Filed under: A New Reality, education, General, History and Culture, Immigrant Moments, Israeliness, Life, Politics, Religion
On my way downtown this morning on the Egged bus (the 74, which makes its way from the southern end of Jerusalem to the northern end via Derech Hevron, then onto Keren Hayesod and King George), we sidled alongside a protest of some sorts, taking place on the street, along King George. We on the bus all looked on in interest, trying to figure out who and what was being protested.
For my part, I noticed the, by and large, lack of kippot or covered heads for women, so it was a clearly mostly secular crowd. It wasn’t until I saw one of the signs that mentioned “הדרת נשים”, that I realized it was another protest, one of many of late, demanding respect for the exclusion of women. And so, when the woman across from me — wearing a sheitel — asked what the protest was about, I was able to tell her. And she nodded, along with others in the bus.
The only reason I now know the term hadarat nashim, or exlusion of women, (I originally wrote dignity of women, as it was first described to me), is because it’s become a catchphrase in our daily language over the last few weeks. After the recent spate of incidents on buses, with women being told to sit in the back, to segregate themselves from the men, people are speaking out in the streets, in the newspapers, and on the buses.
I learned the term at a parlor meeting with Councilwoman Rachel Azaria, who’s becoming well-known in these parts for her great work on the part of young families in Jerusalem, but primarily for having her portfolio taken away by the mayor for petitioning the High Court of Justice to immediately remove gender barriers in ultra-Orthodox neighborhoods that were erected during Sukkot. It was once more of a ‘gender studies’ kind of term, a friend of mine told me, whose sister teaches gender studies, but has now become much more common, because we appear to need to understand the concept in these parts.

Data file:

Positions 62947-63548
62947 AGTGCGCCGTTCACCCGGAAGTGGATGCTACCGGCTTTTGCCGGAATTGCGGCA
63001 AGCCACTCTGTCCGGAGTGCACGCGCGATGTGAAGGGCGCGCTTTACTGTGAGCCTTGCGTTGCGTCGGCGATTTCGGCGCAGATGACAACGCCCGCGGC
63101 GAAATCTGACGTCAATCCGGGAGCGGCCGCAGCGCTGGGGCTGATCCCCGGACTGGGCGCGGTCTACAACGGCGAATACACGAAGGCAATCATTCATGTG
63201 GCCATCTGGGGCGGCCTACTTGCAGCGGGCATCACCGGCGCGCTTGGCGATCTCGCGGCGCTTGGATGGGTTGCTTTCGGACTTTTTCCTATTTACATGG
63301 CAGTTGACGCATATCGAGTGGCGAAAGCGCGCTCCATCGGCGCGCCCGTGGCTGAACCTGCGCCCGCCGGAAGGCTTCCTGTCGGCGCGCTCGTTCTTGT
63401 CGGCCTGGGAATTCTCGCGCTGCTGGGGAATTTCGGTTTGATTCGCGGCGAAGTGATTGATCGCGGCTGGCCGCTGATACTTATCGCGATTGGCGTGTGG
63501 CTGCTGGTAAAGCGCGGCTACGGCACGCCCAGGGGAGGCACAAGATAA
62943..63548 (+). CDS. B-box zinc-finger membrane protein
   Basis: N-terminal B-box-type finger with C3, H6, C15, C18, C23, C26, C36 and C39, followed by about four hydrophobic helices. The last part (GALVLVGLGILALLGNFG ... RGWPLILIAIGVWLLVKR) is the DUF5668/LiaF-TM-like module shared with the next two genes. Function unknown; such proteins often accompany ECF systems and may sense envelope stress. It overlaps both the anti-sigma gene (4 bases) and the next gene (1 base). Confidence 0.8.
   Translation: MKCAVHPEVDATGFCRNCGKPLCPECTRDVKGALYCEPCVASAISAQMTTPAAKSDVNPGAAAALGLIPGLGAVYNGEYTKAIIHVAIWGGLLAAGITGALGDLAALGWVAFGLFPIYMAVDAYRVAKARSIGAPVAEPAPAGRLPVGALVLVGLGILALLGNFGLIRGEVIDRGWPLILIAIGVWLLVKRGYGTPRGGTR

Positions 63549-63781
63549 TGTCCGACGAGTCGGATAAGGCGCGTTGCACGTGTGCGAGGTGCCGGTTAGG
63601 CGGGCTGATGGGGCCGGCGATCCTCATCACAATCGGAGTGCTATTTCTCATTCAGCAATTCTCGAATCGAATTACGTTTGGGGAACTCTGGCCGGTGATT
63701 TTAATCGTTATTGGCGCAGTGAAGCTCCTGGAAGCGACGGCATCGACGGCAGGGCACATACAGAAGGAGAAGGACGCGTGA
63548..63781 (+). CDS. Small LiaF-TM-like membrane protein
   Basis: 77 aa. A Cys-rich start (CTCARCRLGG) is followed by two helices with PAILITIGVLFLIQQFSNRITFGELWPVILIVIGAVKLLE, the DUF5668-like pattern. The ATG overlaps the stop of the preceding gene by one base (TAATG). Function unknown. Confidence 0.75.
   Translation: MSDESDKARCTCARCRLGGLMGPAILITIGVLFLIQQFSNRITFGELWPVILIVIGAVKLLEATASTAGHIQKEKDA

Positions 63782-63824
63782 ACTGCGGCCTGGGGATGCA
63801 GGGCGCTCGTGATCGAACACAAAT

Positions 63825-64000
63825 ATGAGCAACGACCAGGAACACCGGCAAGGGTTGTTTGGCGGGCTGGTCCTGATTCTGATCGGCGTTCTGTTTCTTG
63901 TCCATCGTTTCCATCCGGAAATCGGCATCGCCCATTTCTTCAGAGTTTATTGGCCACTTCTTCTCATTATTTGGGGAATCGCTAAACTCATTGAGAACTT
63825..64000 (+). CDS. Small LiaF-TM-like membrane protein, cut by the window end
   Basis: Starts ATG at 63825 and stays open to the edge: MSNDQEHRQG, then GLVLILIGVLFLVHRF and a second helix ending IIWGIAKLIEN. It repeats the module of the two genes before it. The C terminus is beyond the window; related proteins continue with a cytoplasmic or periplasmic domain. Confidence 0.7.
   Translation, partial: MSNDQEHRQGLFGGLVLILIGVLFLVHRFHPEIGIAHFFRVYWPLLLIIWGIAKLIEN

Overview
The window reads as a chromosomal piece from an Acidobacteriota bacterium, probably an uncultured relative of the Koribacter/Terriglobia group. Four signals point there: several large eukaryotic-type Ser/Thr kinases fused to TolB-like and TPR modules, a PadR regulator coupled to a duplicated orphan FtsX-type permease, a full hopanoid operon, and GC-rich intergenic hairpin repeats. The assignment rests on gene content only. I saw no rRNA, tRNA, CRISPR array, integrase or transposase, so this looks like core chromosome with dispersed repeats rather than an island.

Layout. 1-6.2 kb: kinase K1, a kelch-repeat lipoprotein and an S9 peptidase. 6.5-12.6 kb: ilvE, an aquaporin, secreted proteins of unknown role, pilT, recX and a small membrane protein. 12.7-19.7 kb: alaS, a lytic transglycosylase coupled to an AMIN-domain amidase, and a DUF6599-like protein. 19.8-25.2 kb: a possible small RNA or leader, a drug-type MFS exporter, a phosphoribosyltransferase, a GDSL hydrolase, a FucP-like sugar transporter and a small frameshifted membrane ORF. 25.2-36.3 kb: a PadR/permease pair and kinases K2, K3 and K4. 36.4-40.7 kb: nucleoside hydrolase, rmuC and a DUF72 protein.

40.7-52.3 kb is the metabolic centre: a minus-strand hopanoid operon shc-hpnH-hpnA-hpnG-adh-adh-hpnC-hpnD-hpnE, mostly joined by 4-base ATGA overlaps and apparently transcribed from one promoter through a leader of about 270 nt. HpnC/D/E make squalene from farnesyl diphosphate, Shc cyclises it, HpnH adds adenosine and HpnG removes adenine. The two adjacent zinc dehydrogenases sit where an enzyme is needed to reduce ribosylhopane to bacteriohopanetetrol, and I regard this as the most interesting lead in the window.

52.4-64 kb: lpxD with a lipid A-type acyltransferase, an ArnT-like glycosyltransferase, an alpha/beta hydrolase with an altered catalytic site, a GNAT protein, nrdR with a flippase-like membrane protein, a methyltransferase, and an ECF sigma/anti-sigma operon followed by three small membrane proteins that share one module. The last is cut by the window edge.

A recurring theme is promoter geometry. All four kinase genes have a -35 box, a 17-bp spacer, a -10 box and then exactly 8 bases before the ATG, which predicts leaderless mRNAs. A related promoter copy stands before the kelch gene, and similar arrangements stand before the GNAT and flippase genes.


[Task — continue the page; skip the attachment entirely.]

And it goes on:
In the meantime, back to the protest. Got off the bus, just across from the plaza in front of the former Hamashbir department store, where the protesters were gathering and dancing to some Hadag Nachash being blasted from the speakers.
And who should I bump into but Rachel Azaria, just making her way into the crowd, and getting ready to speak. We said hi, and I told her thanks for teaching me the term hadarat nashim. She responded, “You would have learned it sooner or later.” True, I told her, but more memorable to learn it from her.
Filed under: A New Reality, General, History and Culture, Israeliness, Life, Politics
Did you know that Jerusalem has six deputy mayors? And each one gets paid NIS 35,000 a month. So now you are thinking, how do I become a deputy mayor? Me too. But it’s too late for us because the election for mayor and city council are just two days away and we’re not on any of the party lists so chances are that we’re not making a career change any time soon. But for those of us voting it is important to understand that we actually get two votes, one for mayor and the other for city council. It is on the city council that these deputy mayors will sit as part of the 30-something coalition and make the crucial decisions affecting me and you.